The Criminal Mind of Anthony Bourdain

BourdainBelieve or not, Anthony Bourdain has a truly criminal mind.

Oh, sure, you might have gotten hints of his felonious character in the pages of his wildly entertaining memoir, Kitchen Confidential: Adventures in the Culinary Underbelly, or on the small screen as the former chef travels the world eating strange things and getting into trouble on No Reservations and Parts Unknown.

But what even hardcore fans and casual foodies probably don’t know is that Bourdain not only has a serious jones for crime fiction but he’s one of the genre’s most gifted practitioners. They say to write what you know, and Bourdain does it to perfection by writing about the strange intersection of crime and cooking in three deft novels, two outlandish graphic novels, and one hard-to-categorize urban historical.

The One-Two Punch

Long before Kitchen Confidential was even a glimmer in the chef’s eye, Bourdain was already a well-established crime novelist. His debut novel, Bone in the Throat, was published in 1995. The book is about an up-and-coming chef, Tommy Pagano, and his misadventures working around the mob in Little Italy. While it’s clearly the work of a novice writer, it’s here that Bourdain starts to captures the sounds and smell and blistering heat of a working kitchen while also developing his own twisted sense of humor. This gets real obvious when Tommy has to explain how a hit man entered his kitchen but isn’t seen leaving.

“I’m sorry I couldn’t say anything,” Tommy tells his boss. “I mean, what am I gonna say, ‘Sorry chef, I had a couple of friends over last night and they sort of chopped a guy up with your knife and I think it’s maybe damaged a little bit’?”

Gone BambooThe author starts to stretch with his 1997 follow-up Gone Bamboo, which follows a CIA-trained assassin and his wife down to the Caribbean for semi-retirement until a mob boss in the witness protection program screws everything up. It’s a wackier setup more suited to readers who enjoy the late Elmore Leonard but Bourdain’s mouth-watering descriptions of island grills and five-star restaurants are sure to leave them hungry for more.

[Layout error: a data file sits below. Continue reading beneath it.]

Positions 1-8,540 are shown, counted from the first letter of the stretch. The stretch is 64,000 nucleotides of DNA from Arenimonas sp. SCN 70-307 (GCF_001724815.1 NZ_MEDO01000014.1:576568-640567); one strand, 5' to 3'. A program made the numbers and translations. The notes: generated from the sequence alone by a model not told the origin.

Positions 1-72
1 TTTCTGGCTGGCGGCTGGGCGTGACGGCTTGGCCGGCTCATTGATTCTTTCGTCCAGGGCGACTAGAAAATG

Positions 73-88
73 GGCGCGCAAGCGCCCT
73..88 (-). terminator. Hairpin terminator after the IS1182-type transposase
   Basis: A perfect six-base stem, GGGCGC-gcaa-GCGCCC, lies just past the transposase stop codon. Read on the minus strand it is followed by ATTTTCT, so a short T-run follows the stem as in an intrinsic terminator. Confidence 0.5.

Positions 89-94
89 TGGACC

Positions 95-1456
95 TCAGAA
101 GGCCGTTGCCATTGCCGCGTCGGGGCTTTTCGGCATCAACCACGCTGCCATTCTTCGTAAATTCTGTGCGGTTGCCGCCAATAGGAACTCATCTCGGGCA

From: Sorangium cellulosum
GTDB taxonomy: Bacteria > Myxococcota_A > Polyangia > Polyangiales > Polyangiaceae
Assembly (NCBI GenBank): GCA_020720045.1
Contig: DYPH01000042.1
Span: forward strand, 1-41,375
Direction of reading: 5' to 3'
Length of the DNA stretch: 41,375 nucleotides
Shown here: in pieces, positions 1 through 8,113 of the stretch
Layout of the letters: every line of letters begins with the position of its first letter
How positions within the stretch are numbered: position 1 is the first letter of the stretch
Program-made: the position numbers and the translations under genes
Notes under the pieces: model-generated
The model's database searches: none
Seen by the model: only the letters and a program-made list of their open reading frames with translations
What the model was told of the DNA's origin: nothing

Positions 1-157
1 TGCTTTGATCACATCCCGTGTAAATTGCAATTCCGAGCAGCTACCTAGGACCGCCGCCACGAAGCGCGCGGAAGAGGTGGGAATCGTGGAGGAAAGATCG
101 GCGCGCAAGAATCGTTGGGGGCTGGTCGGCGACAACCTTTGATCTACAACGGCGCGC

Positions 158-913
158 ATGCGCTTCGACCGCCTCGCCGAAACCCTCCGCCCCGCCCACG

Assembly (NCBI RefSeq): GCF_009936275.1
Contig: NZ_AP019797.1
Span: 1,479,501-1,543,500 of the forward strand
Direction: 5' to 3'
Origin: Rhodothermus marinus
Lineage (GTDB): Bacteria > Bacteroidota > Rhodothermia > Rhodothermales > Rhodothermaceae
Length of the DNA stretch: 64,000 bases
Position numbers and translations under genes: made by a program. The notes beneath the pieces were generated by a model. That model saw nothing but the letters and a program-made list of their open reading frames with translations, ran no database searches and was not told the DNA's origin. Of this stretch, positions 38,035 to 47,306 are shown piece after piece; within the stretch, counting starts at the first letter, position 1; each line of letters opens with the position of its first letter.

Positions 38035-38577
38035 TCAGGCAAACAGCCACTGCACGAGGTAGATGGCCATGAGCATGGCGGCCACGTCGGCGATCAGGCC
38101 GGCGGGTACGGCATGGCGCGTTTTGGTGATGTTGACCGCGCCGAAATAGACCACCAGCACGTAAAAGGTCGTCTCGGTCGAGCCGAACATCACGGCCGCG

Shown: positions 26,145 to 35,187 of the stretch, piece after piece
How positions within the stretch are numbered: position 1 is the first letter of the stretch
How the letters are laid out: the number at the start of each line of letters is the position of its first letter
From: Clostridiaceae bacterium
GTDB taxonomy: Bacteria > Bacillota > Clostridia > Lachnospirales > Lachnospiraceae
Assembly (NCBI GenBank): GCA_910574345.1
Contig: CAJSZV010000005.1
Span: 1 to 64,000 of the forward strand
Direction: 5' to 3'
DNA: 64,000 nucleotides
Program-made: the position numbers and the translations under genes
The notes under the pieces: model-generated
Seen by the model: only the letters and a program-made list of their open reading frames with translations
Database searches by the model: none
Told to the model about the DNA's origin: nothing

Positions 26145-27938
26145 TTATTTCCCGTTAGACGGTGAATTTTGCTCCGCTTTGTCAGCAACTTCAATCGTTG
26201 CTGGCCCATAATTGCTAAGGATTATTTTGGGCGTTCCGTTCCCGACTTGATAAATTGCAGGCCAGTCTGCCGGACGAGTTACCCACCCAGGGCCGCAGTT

The Pièce de Résistance: Bobby Gold and Typhoid Mary

Bourdain has admitted plenty of times that fame and his work on television puts a dent in his writing. That may be why two of his best works came directly on the heels of Kitchen Confidential’s publication in 2000. In 2001, the chef published two new short works that demonstrate his writing at its peak.

Typhoid MaryThe first is a strange experiment that attempts to humanize a woman who has long since been demonized by history. In Typhoid Mary: An Urban Historical, Bourdain pays homage to Mary Mallon, the Irish cook who became an asymptomatic carrier of typhoid fever, leading her to infect at least 50 people during her term as a cook. In a gentle remembrance, Bourdain describes traveling to Mallon’s grave in the Bronx to lay his first chef’s knife at her resting place.

Something a fellow cook would appreciate, I hoped – a once fine hunk of quality French steel – a magical fetish, a beloved piece of my personal history. And a sign of respect, I hoped, an indicator that somebody, somewhere, even long after her troubles and her dying, took her seriously, understood, if only a little bit, the difficulty of her life as a cook. It’s the king of gift I would like to receive, one that I would understand.

I looked around the graveyard, making sure that no one else was watching, leaned over and with my hands, pulled back the grass at the base of her stone. I slipped my knife down there, covered it up the way it had looked before and left it for her. It was the least I could do.

A gift. Cook to cook.